I wanted to share this in case anyone else feels like they are struggling to find balance with the hobby. It may feel like the FOMO is too much. If you step away now, how much more expensive will cards be when I come back? At least for me, no matter what that figure is, my mental health and happiness is worth it.

Thank you E4 for being a welcoming place so full of knowledge! I’m sure I won’t be able to stop visiting cold turkey, but hope to be back in the future with a more healthy perspective on collecting.



To some its a hobby, a lifestyle, a side hustle, or just something interesting. Make out of it what you can handle. It sounds like you could put the phone/computer down looking for deals or the latest sets, and spend more time highly focused on family, friends, and creating memories.
Maybe have a rule of thumb, only research cards when using the bathrooom, haha! 15 minutes a day looking for cards you want to add to your collection, and no more. Just a thought.

Some times the hype and community can be taxing on me. As a result, I’ve taken breaks here and there. Some times the breaks lasted years. While that was difficult for me, as I’d missed very cool releases, it was beneficial to my longevity in the space as a whole. It’s big of you to do whats best for you and your relationship. I hope you can find a balance where you can participate in the hobby still. But if not, I hope you find happiness anyhow.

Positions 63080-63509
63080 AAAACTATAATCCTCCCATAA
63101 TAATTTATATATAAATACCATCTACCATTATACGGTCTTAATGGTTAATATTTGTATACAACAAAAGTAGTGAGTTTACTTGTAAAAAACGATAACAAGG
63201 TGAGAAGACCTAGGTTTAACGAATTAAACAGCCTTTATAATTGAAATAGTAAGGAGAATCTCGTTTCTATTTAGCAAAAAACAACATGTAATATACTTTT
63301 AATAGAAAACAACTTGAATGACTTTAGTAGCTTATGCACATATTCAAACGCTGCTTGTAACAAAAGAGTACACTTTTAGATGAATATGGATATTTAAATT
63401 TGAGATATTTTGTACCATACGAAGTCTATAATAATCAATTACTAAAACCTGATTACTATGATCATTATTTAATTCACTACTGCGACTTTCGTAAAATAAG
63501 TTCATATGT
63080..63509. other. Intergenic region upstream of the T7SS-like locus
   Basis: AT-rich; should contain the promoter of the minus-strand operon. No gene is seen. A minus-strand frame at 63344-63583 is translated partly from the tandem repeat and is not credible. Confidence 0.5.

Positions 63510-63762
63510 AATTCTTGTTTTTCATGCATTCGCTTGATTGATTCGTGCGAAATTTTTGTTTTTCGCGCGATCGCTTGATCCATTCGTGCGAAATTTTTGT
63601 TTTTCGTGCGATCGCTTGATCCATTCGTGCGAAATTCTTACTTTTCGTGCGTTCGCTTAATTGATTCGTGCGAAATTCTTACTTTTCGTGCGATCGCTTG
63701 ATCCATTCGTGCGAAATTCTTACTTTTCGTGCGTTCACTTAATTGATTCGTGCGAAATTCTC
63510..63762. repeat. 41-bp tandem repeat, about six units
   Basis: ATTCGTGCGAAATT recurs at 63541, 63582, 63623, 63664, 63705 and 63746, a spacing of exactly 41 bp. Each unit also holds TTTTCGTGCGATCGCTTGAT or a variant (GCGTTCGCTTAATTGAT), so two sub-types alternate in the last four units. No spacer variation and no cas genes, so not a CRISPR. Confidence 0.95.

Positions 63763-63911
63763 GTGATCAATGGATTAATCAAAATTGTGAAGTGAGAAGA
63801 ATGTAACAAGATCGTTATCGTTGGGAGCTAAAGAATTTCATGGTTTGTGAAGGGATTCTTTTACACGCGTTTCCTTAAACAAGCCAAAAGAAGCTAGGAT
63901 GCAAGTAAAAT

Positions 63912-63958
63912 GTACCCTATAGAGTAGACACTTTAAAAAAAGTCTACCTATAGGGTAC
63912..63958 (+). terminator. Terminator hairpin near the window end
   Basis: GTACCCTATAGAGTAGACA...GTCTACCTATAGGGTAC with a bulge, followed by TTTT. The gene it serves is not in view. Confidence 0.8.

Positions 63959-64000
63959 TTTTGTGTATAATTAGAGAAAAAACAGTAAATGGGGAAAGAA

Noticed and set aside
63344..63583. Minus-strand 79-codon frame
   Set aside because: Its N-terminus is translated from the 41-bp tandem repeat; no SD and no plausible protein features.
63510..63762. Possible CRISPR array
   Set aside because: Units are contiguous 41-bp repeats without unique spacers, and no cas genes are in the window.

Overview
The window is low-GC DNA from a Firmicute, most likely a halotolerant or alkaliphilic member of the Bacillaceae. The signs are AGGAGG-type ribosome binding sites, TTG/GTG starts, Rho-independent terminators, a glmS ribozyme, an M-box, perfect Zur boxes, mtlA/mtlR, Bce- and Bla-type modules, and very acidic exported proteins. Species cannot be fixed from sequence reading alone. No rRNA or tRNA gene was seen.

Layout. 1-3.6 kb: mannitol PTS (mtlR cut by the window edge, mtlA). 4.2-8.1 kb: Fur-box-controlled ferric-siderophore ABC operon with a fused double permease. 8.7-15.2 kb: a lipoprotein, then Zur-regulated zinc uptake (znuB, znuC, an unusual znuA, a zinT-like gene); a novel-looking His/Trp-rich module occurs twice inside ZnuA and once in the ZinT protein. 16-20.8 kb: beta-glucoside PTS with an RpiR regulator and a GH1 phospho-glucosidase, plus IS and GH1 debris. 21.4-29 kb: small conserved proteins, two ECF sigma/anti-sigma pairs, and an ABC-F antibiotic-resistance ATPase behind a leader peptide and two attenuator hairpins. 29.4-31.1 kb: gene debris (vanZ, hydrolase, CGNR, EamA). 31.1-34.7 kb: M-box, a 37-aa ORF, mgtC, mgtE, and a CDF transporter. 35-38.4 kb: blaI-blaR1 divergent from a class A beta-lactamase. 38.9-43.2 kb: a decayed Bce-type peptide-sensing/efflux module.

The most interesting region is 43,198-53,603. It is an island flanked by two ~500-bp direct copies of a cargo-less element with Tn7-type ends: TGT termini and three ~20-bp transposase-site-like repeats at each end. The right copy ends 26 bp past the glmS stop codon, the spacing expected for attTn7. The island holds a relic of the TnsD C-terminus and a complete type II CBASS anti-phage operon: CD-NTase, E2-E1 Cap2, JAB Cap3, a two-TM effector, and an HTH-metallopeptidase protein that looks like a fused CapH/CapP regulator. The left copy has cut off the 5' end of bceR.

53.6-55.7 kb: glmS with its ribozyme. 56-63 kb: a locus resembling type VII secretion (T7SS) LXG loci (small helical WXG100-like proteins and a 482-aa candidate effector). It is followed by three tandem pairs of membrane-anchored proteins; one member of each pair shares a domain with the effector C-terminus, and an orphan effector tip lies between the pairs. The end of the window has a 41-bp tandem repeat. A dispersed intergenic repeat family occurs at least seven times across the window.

Thank you for sharing, good luck with finding your balance and hope to see you back one day.

It doesn’t have to be all or nothing when it comes to collecting. You should indeed be going on trips to Disney and making memories. Like you said, it’s finding a balance between the relationships with friends, family, significant other, work, but also for yourself. If you start to prioritize one over the other, then something will suffer.

You don’t have to go cold turkey on collecting. Maybe it means taking a break. Maybe it’s being more selective with the cards you buy, or setting a budget.